Visitors to Korea may notice Christmas decorations up when it’s nowhere near Christmas. I’ve definitely seen them up all year round. When I ask Hugh about it he says it’s just because people think they look nice. Christmas is a couple holiday in Korea but there are still a lot of Christmas decorations around, so they have adopted that element of Christmas culture, but not the culture of actually taking them down after Christmas! I think for western countries, besides from the belief some might have of them being bad luck if kept up, we take them down because they lose their importance and meaning if kept up all the time. I think in most countries Christmas trees are taken down in January, unless it’s a lazy university student’s share house. We appreciate decorations when we don’t constantly see them and that’s what makes Christmas a special time. Seeing a dusty Christmas tree in a cafe in July is just depressing (seen that many times in Korea).
I understand that Hugh really likes how pretty our tree looks, but I’m still going to take it down.
When do you usually take your Christmas tree down? Or throw out if you have a real one?
We did our best to recreate an Australian style Christmas in Seoul. We sourced some things locally but also had some things sent from Australia like gravy, Christmas crackers and Christmas chocolate. Our friends Han and Sophie and their kids Alice and Gyo joined us for Christmas lunch.
Hyunwoo (from Talk to Me in Korean) and his family also visited in the afternoon.
Our lovely friends Simon and Martina from Eat Your Kimchi invited us to Seoul for Christmas. We had a Christmas party on Christmas eve. It’s actually pretty hard to get all these types of food in Korea so it was a lot of effort to have a party like this. But it made it extra special. Here is a quick video… mostly of food.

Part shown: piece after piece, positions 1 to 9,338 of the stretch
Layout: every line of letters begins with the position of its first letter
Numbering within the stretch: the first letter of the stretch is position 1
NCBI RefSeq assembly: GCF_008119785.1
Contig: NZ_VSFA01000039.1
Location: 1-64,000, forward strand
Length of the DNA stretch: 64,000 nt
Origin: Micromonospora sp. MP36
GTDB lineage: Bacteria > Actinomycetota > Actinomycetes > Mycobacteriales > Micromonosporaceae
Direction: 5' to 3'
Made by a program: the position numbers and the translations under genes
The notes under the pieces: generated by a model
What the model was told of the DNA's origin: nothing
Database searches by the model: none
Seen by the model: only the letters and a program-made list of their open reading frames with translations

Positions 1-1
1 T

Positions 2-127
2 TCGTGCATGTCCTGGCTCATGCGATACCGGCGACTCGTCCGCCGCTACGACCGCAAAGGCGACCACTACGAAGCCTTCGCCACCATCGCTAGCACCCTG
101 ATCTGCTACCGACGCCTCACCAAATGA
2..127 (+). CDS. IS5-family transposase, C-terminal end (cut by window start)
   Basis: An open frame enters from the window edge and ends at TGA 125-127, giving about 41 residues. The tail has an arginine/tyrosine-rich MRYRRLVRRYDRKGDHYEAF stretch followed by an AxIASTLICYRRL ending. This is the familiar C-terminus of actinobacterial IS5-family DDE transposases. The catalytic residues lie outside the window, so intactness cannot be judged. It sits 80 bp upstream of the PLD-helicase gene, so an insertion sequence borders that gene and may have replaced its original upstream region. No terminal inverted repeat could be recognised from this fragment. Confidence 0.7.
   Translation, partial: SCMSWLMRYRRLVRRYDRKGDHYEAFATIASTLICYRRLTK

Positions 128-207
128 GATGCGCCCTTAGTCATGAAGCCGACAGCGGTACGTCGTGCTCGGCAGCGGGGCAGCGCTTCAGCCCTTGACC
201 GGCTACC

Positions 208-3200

And here is a vlog combining several days. We actually had a lovely relaxing time over Christmas so there wasn’t a whole lot of stuff to film.
Something else that we didn’t mention in the video was that even though Christmas is viewed as a Christian holiday in many countries, there seems to be not much connection between it and actual Christianity in Korea, at least not to the extent that I’m used to. Even though many Koreans are Christians, I see a lack of nativity scenes and religious symbolism but instead lots and lots of Santa and Christmas tree stuff. I think in Western countries, even if you aren’t religious, you may go to church on Christmas with family because it’s tradition, but it doesn’t seem to be the thing here as it’s not as ingrained into the culture. Also the fact that it’s a couple holiday and not a family holiday seems to play a part in that. To me Christians seem very insular here and although they go to church on Christmas, it’s not the welcoming services for all that I see Western churches doing. I just doubled checked with Hugh and his response was like, “Why would anyone else go to church on Christmas??”
For me I think that’s one of the disappointing things about Christmas in Korea, besides from it being a couple thing, there isn’t that type of Christmas service that everyone feels they can go to.
We had a last minute fan meet in Seoul on the weekend. They can be difficult to organise sometimes but this time there was the perfect amount of people and we had it at the You Are Here cafe. Thank you to everyone who came! It’s really nice to put some faces to screen names and everyone was so lovely!
I also filmed a tiny bit of Christmas decorating at Simon and Martina’s apartment (from Eat Your Kimchi) because we stay with them when we visit Seoul. From the video it seems we were just trying to put Christmas hats on Spudgy and Meemers…
I didn’t film the meeting with publishing company because that’s all boring stuff. But the book will be released soon! To see more of our Seoul trip, subscribe to our vlogging channel.
Even though we have moved to Korea we will continue the Ask Korean guys series and have filmed several weeks worth of videos. If Mr Gwon has any willing friends in Korea we may film some with someone other than Han (gasp!!!).